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Are there clear rules on when to use subpoenas for discovery as opposed to requests? E.g., is it correct that subpoenas are supposed to be served for discovery from third parties to a legal action, whereas discovery on a counterparty is supposed to be through requests?

My current understanding of custom is that a plaintiff should use requests to begin discovery – Requests for Production (RFPs), written interrogatories (IROGs), etc. When the counterparty objects to these the parties are supposed to "meet and confer" to try to agree on discovery. Only then is it considered proper for the plaintiff to file a Motion to Compel. Is my understanding so far correct?

If a Motion to Compel a response is granted then isn't it legally equivalent to a subpoena? If not what are the differences?

And if everything so far is correct then isn't it weird that the more "compelling" process is used immediately on third parties and not on the direct adversary?

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In a civil action: If you are serving written discovery on a party, under the federal rules of civil procedure, or in any state whose adopted the model rules, (rules 33-37 typically), you need only send your requests for interrogatories, the production of documents, or for admissions to the party (through their counsel unless they are pro se), accompanied by the discovery notice, detailing the time frame in which they are due. It is typical that this time frame will get extended, sometimes by double or triple the original 21 day period plus 3-5 days for mailing.

When the party is represented (this is 99% of the time) the attorney will just call you or email you for an extension and it is pro forma to assent to this. The court will not be happy if they need to seek permission of the court for this because you refused, as it is that common, and you will just get a reputation as a non-cooperative pain (not to mention, the time will come when you need an extension, and what comes around goes around). If they seek an unreasonable amount of time (I'm talking so close to the discovery cut off that you'd not have time for depositions after receipt), then you can limit it, but a couple of months is common. This need not go through the court. If they are not represented, they may just be late rather than calling, in which case you have a duty to contact them before involving the court. This is just because they don't know it is the norm, and it is nearly impossible to pull together everything needed from a full set of discovery in 21 days.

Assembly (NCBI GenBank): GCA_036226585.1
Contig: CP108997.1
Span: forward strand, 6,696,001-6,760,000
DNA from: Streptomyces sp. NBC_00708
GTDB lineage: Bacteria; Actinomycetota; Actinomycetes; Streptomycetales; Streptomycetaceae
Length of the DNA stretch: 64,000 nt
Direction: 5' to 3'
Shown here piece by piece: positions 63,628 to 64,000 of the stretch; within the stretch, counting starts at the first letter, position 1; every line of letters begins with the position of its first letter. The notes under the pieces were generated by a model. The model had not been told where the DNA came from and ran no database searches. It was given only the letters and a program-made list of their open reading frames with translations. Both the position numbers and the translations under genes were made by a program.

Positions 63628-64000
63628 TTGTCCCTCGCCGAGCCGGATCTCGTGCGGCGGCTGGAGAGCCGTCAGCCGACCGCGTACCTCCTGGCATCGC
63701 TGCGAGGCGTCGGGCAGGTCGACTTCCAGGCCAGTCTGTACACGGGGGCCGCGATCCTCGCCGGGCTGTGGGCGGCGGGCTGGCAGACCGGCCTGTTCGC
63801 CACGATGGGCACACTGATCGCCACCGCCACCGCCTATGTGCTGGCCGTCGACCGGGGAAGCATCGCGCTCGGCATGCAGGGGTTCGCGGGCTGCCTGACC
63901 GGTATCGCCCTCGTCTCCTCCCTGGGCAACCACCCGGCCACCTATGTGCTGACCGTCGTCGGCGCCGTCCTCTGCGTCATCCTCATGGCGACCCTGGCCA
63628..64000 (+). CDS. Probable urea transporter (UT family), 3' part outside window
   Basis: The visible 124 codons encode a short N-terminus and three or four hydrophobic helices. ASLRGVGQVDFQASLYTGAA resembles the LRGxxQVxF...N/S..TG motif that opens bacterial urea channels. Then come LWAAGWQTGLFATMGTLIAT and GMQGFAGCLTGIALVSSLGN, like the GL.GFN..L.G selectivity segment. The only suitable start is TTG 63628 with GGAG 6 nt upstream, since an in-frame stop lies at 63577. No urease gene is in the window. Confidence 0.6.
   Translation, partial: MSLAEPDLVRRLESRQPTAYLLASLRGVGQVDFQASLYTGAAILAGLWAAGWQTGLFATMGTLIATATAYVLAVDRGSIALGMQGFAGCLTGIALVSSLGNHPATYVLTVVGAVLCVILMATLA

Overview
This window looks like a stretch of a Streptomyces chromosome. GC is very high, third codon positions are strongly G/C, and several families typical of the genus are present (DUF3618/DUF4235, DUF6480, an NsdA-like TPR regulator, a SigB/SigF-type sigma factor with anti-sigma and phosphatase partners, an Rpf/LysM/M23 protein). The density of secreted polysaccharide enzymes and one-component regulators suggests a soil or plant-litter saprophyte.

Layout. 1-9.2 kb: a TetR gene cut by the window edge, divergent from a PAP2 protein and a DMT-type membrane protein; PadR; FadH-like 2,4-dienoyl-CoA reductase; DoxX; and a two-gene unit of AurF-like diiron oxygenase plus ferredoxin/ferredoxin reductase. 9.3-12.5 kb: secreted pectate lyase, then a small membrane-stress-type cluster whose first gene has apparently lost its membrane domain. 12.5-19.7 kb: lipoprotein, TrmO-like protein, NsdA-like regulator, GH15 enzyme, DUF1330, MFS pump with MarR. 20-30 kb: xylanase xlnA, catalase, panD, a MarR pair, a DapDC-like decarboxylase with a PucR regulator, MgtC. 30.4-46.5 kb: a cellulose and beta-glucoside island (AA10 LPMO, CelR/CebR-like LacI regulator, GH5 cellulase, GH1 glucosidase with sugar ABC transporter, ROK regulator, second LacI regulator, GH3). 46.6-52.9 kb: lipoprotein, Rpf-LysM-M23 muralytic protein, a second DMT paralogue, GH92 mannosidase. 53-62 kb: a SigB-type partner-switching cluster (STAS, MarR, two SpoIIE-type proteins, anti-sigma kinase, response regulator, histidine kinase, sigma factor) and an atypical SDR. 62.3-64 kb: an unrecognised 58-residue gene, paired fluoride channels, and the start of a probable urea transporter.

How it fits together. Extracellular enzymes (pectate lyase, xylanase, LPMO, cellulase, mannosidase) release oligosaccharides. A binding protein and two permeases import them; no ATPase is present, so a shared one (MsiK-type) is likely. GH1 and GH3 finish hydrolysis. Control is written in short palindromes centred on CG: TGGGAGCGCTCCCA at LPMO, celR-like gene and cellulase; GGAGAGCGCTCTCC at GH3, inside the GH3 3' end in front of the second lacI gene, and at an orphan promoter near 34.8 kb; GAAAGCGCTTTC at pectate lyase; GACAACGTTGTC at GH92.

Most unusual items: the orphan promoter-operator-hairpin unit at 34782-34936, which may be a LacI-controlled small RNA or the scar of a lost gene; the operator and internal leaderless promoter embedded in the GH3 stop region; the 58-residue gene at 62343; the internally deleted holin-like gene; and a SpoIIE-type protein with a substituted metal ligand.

When there is a true discovery dispute, you must show the court that you made all due diligent efforts to resolve it on your own. I don't have my rules in front of me (I will edit and add this when I do) ... but this is in the rules, it is not just practically speaking. Also, many jurisdictions require that you contact the court's clerk and get permission before filing any discovery motions. Sending a subpoena is not ever how this is dealt with. If the opposing party fails to respond, or if they are continually late and despite numerous contacts they still do not produce, then you would schedule a discovery conference with the court at which time you will seek a motion to compel. The court will typically give them even more time at this point.

You are correct in that when a third-party is served with discovery request, since they have no obligation to take part in the case but for the presence of a subpoena; hence, in this situation you would use a subpoena to request whatever it is you are requesting. They may get their own lawyer who will try to limit your right to get anything from them as a non-essential party, but if it is really relevant you can do it. You would also use the subpoena for depositions, to ensure that witnesses present themselves. Otherwise, subpoenas are reserved for acquiring witnesses to appear in court or for custodians of records to bring records to court for hearings or trial.

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E.g., is it correct that subpoenas are supposed to be served for discovery from third parties to a legal action, whereas discovery on a counterparty is supposed to be through requests?